Created | Updated Jan 28, 2002
During the opening years of the 20th Century, a clerk by the name of Albert Einstein submitted a theory called Relativity. This nifty piece of science has four main principles at its core:
- There is no universal clock.
- Mass and energy are equivalent.
- Light is as fast as things can go.
- Your relative speed affects how things are perceived.
The Power and the Glory
The most familiar area of Relativity for most people is the famed equation E=mc2. This is the equation that describes the fundamental relationship between the energy gained by an object as its mass increases. Used to great effect in nuclear weapons and power plants, its impact on society is one of the greatest known. The fact that we can obtain such huge quantities of energy from the nuclei of atoms has changed the course of history. Never before had one discovery brought so much hope for an end to the energy crisis but also threatened the planet with the extinction of almost all life. Such is the power of this single equation in two variables.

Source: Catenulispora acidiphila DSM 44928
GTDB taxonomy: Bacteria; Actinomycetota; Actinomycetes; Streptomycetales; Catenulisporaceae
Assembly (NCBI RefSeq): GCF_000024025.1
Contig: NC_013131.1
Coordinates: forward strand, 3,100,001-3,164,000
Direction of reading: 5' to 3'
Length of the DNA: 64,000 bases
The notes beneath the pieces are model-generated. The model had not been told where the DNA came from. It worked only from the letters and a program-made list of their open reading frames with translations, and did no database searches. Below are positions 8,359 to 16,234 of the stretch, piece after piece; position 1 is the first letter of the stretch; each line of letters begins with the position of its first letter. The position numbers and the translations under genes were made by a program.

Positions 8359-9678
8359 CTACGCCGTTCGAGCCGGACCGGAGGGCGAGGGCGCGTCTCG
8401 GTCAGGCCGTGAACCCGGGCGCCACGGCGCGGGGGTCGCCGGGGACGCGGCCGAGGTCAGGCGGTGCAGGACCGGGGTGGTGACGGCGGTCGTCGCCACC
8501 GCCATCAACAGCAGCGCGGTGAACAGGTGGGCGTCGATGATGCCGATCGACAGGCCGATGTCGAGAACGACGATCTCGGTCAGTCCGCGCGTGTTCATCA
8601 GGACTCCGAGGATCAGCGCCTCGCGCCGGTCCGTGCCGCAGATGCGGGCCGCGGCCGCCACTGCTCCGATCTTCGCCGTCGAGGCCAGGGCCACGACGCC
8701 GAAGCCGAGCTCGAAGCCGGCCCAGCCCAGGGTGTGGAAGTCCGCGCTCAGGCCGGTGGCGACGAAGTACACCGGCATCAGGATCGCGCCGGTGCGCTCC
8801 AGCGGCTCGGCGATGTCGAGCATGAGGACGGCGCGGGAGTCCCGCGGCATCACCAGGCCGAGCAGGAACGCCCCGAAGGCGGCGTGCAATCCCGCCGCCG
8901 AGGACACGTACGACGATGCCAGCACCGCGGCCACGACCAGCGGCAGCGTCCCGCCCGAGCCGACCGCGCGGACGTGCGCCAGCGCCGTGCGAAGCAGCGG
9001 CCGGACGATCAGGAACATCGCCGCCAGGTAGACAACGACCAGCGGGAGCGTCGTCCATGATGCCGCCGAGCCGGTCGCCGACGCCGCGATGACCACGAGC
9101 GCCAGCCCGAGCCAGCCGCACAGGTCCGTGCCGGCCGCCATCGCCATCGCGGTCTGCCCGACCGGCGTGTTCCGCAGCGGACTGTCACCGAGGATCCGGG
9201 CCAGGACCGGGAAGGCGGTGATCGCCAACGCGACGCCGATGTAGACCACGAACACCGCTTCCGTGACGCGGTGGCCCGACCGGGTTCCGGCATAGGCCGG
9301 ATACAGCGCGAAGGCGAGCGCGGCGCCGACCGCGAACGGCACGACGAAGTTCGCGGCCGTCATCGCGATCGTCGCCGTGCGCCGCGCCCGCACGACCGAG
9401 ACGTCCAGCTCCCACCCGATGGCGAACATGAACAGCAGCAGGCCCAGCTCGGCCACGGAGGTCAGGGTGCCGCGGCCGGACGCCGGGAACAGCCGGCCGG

It has been worked out that three main areas are affected by speed and these are the rate of time flow, length in direction of travel and mass of object. People say that these factors are only noticed at high relativistic velocities1 but they are seen more than you'd expect. Take mass for example, no matter how fast you run, you still seem to have gained in weight when it comes to the bathroom scales later. Time is the same in a way, no matter how slowly you are moving relative to the teacher at school time seems to be painfully slow. Conversely it seems to go very fast when you want it to slow down.
It can be concluded that either the speed of light is slower than we thought and is just going fast while the experiment is going on.